United States - Alaska

One of the last truly wild places in the United States, Alaska is famous for its glaciers, volcanoes, rivers, vast forests and snow-covered mountains.

As the largest state in the US, it is not surprising that some of the country’s largest animals live here – grizzly and polar bears, moose, caribou, bison and bald eagles. Alaska is the only US state to have coastlines on three different seas: Arctic Ocean, Pacific Ocean and Bering Sea. Here one finds dolphins, porpoise, seals, sea lions, fur seals, walrus, sea otters and whales.

Although Alaska is one of the most pristine environments in the world, parts of the state are affected by air and water pollution. Oil spills are also a concern, like the Exxon Valdez oil spill in 1989 that devastated the Alaskan coast and wildlife. There is also an ongoing debate on whether or not to open up the Arctic National Wildlife Refuge to oil and gas development.
Fishing boat in the early moring in August, off the coast of Unalaska Island near Dutch Harbor, ... / ©: WWF-Canon / Kevin SCHAFER
Fishing boat in the early moring in August, off the coast of Unalaska Island near Dutch Harbor, Alaska.
© WWF-Canon / Kevin SCHAFER

Country Eco-tips

Energy and Water
  • Excluding offshore production, Alaska ranks second in the US in crude oil production.
  • Alaska’s electricity infrastructure differs from the lower 48 States in that most consumers are not linked to large interconnected grids through transmission and distribution lines; rural communities rely primarily on diesel electric generators for power.
  • Natural gas fuels around three-fifths of Alaska’s electricity generation, and hydroelectric power supplies more than one-fifth. More than 50 hydroelectric power plants supply Alaskan communities. Alaska’s renewable energy sources also include a 200-kilowatt geothermal plant at Chena Hot Springs and two small wind farms in the rural areas of Healy and Kotzebue.
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Recycling
  • Almost all recycling in Anchorage and other cities in Alaska is done through drop-off locations.
 
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Transport
  • Most cities, towns and villages in Alaska do not have road or highway access; the only modes of access involve travel by air, river, or the sea.
  • The Alaska Railroad has two main trains: the Coastal Classic carries passengers between Anchorage, Girdwood and Seward; and the Denali Star connects Anchorage, Talkeetna, Denali National Park and Fairbanks.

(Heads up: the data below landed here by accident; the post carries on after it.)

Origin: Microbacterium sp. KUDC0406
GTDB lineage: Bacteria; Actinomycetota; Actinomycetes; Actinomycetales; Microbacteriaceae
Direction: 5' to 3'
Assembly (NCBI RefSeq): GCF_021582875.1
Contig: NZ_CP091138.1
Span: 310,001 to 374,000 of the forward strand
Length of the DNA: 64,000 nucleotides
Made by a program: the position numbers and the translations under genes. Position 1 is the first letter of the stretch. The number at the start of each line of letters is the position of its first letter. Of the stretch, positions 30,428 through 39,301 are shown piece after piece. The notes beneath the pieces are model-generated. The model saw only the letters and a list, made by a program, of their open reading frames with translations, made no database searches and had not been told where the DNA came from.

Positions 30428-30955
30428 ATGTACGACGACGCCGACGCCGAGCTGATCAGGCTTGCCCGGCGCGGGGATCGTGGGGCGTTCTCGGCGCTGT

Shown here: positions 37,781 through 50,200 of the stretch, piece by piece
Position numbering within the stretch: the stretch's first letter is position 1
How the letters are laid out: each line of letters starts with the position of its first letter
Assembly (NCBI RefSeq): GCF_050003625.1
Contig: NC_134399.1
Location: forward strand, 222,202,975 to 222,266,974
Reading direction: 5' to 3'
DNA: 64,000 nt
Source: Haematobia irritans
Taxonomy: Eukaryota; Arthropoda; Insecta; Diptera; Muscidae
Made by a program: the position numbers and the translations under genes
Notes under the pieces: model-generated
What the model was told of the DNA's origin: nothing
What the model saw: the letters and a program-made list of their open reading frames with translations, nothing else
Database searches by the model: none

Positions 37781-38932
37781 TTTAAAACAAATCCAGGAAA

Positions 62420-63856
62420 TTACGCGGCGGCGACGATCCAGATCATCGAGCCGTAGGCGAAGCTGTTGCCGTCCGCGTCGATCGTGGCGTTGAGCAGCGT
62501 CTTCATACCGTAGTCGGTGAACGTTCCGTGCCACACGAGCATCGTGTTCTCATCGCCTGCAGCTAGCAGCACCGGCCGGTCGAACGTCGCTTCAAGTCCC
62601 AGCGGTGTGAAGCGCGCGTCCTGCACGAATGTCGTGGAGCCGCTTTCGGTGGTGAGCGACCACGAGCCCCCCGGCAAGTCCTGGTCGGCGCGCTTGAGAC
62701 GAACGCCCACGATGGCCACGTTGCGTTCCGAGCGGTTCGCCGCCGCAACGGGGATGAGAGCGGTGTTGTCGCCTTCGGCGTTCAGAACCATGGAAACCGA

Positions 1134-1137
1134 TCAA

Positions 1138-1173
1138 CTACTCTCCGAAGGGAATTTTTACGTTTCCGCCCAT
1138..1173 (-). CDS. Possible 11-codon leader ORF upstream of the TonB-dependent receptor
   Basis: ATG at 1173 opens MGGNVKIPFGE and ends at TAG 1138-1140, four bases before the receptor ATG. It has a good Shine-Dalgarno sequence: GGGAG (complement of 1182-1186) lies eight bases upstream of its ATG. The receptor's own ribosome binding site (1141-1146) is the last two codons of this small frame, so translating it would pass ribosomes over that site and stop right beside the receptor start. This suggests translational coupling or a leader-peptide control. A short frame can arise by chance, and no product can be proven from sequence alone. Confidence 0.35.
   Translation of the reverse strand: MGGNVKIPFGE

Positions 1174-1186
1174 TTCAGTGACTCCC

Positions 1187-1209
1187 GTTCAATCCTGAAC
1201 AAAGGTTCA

• A number of ferries operate around the state. The main areas for ferry service are the Inside Passage and the northern Gulf of Alaska - monthly service connects Juneau with southcentral Alaska and southcentral with the Aleutian Islands.
  • A unique way to get around is by dogsled, although dog mushing has become more of a sport than a true means of transportation.
  • Cyclists can ride up the Alaska Highway and then across Alaska. Anchorage has 320 kilometres of bike trails.
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Food
  • Salmon is one of the most important foods in Alaska; it often served smoked.
  • While not sold commercially, hunted wild game, including moose, caribou, elk and bear, are found in many Alaskan homes.
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Souvenirs
  • Popular tourist souvenirs sold in Alaska include native Alaskan handicrafts made from wildlife parts. Although it is legal to buy such authentic handicrafts, it is not recommended to buy the following products that are not considered an Alaskan native handicraft: polar bear rugs, raw skins and skin pieces of polar bear, uncarved or unaltered walrus ivory, whale baleen and products made from sea otter.
  • If you take wildlife or wildlife products (products, parts, and derivatives) with you when you travel by land between Alaska and the rest of the US, you need to be aware of US and Canadian laws and regulations that govern the import and export of wildlife. Permits may be required.
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Green Spots
  • Arctic National Wildlife Refuge: Covering more than 7.7 million hectares of wilderness in northeast Alaska, the refuge protects a greater variety of plant and animal life than any other protected area in the Arctic Circle. Best known are the polar, grizzly and black bear as well as wolf, wolverine, Dall sheep, moose, muskox, and the animal that has come to symbolize the area’s wildness, free-roaming caribou.
  • Denali National Park: Home to Mt Denali (6194m), North America’s highest peak, the park and preserve cover 2.4 million hectares of mountains, glaciers and sub-Arctic wilderness. Here, one finds such large mammals as grizzly bears, wolves, Dall sheep, and moose as well as wolf, lynx, marmots and many other species.
  • Gates of the Arctic National Park: Located north of the Arctic Circle, the 3 million-hectare park and the 384,000-hectare adjacent preserve is the second largest protected area in the US national park system. Gates of the Arctic is a tundra wilderness of broad valley and the high peaks of the Brooks ranger. It is known for its large populations of arctic caribou, grizzly bears, moose and wolves.
  • Tongass National Forest: Covering more than 6.8 million hectares, Tongass is the largest national forest in the US. Home to eagles, bears and spawning salmon, it includes the many forested islands of southeast Alaska and surrounds the cities of Ketchikan, Sitka and Juneau, Alaska’s capital.
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Every effort has been made to ensure the accuracy and completeness of the above information. However, WWF makes no warranties, expressed or implied, regarding errors or omissions and assumes no legal liability or responsibility for loss or damage resulting from its use.
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